MPs have criticised a “culture of indifference” at the Department for Work and Pensions (DWP), after a “major” error resulted in thousands of people being underpaid in benefits for several years.
The Public Accounts Committee (PAC) estimates that 70,000 Employment and Support Allowance (ESA) claimants have been underpaid a shocking £340 million in ESA, with those affected owed an average £5,000 each and some owed as much as £20,000.
However, some people look set to miss out entirely, because the DWP has only agreed to backdate payments to 2014, even though the errors in payments go back much further.
In a damning report published today, the PAC blast the Department for taking longer than 6 years to rectify the problems that were causing the underpayments, “even when it was painfully obvious that it was underpaying a significant number of people”.
“It failed to design a process that reflected its own legislation”, the PAC said. “It failed to subject that process to proper scrutiny. It failed to listen to its own staff, claimants, or external stakeholders and experts who told it things were going wrong and that it needed to slow down.”
The DWP are now finally beginning to repay the arrears, but there is no plan to compensate sick and disabled ESA claimants who have missed out on passported benefits like free prescriptions and free school meals.
Committee Chair, Meg Hillier MP, said: “Thousands of people have not received money essential for living costs because of Government’s blinkered and wholly inept handling of ESA.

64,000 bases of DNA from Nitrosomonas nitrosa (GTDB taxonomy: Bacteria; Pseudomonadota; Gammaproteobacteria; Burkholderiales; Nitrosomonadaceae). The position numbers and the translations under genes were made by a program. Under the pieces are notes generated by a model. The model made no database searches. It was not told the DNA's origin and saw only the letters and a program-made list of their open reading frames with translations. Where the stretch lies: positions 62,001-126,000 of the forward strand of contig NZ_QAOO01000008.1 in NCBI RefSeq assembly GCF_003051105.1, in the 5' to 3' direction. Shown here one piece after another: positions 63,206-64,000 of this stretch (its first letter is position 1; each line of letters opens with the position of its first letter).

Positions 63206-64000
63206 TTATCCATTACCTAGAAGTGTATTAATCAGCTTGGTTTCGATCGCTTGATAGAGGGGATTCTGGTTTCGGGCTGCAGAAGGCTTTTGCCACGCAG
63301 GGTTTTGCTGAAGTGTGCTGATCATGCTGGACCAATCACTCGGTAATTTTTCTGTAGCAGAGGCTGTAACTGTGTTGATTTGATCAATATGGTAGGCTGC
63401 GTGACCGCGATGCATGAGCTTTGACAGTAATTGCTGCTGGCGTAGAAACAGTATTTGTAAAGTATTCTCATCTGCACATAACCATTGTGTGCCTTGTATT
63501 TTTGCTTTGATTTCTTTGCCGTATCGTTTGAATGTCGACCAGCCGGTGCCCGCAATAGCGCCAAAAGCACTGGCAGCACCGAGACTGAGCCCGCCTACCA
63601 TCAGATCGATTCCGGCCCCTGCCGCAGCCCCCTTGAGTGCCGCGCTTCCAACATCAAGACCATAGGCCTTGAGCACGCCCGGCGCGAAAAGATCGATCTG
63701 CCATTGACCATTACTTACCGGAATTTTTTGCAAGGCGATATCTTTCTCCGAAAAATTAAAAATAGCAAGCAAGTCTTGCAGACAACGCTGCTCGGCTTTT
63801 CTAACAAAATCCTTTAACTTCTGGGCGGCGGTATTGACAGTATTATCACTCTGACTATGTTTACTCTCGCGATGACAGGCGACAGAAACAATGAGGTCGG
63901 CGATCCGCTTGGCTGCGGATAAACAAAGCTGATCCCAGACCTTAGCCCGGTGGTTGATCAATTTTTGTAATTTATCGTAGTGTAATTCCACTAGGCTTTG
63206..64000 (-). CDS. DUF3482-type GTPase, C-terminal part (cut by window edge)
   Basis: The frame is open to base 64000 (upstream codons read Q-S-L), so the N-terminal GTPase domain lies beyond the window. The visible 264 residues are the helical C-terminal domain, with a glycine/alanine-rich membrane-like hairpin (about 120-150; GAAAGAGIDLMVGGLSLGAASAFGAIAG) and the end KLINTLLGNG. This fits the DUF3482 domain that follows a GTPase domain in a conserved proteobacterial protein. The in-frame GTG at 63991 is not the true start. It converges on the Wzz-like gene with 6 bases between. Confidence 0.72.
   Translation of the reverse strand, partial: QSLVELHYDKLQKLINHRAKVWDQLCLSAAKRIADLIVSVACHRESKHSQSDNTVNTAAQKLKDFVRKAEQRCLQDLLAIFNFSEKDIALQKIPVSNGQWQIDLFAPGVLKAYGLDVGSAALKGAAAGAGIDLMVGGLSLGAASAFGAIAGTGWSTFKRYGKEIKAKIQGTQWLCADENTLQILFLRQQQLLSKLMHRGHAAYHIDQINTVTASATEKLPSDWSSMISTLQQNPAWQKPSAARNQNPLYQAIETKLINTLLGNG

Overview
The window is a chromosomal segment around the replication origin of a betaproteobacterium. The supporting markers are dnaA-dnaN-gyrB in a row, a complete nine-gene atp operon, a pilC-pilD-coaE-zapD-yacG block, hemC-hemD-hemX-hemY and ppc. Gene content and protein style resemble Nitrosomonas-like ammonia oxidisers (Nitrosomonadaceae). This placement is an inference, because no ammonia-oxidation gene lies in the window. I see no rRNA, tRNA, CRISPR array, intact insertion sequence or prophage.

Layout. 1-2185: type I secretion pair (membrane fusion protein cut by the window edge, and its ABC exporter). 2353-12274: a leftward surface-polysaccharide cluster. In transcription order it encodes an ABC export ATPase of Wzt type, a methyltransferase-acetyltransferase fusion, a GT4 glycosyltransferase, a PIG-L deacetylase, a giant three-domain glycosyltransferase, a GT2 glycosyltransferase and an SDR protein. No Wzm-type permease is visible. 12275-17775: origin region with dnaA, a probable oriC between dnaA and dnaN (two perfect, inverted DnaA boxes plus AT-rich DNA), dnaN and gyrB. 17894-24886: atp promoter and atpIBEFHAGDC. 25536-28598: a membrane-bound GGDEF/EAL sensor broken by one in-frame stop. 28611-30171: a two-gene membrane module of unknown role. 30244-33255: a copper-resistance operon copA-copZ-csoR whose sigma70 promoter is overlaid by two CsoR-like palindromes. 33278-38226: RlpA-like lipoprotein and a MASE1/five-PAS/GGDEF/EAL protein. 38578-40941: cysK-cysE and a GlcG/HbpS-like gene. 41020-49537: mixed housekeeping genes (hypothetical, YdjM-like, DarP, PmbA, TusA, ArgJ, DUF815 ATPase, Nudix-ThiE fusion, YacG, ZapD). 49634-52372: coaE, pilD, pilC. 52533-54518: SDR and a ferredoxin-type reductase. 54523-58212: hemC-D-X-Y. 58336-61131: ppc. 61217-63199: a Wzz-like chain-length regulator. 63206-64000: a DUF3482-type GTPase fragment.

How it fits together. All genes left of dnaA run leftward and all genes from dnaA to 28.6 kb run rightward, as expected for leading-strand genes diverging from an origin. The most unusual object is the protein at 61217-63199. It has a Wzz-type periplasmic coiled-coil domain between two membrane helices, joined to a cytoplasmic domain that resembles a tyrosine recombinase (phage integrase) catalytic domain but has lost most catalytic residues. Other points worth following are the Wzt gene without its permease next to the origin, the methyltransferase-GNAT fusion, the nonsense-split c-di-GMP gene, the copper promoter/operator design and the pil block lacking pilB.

“The Department simply didn’t listen to what claimants, experts, support organisations and its own staff were saying.
“Its sluggishness in correcting underpayments, years after it accepted responsibility for the error, points to weaknesses at the highest levels of management.
“Indifference has no place in the delivery of vital public services. It must be rooted out wherever it is found.
“The Department needs to explain what it is doing to improve both its management culture and its ability to gather and act promptly on critical intelligence.
“It must also set out how it will more quickly address the £1.7 billion of underpayments claimants miss out on each year.
“Half-hearted Whitehall targets offer no comfort to people struggling to make ends meet because of Government mistakes.”
A DWP spokesperson said: “We take the issue of underpayments very seriously and have actively taken steps to put this right as quickly as possible, to ensure people get the support they are entitled to.
“We have recruited 400 extra staff and have already started making payments – over £40 million so far.
“We have continued to provide regular updates to both the PAC and the House in regards to the progress of these repayments, and will continue in this stead.”
The Secretary of State for Work and Pensions, Esther McVey MP, has today (18 July 2018) agreed to backdate underpayments of ESA to the date claimants were moved to ESA from Incapacity Benefit.
Breaking: Govt statement on backdating benefit for those who lost out on migration from incapacity benefit to ESA … "we will now be paying arrears to those affected back to their date of conversion to ESA" https://t.co/SjfDL75Nsv pic.twitter.com/TMbiLa7EBv
— rightsnet (@rightsnet) 18 July 2018
Commenting on the Government’s u-turn, Mr Field said: “This is a most welcome change of heart by the Department, which has now accepted that its obligation to repay is much wider than it originally tried to claim.
“The numbers who may be eligible for back pay will increase—from 70,000 to up to a quarter of a million.
“The Committee will press DWP further to find out what it plans to do for the people who missed out on other benefits as a result of the wrongful denial of ESA, for which they should also now be compensated.
“The parallels with Universal Credit are clear and troubling. The Department failed to listen to claimants, charities and even its own staff when they sounded the alarm. Their warnings fell on deaf ears, and tens of thousands of people lost out as a result.
“The Government must now learn the lessons from this catastrophic failure as it faces the challenges of migration onto Universal Credit.”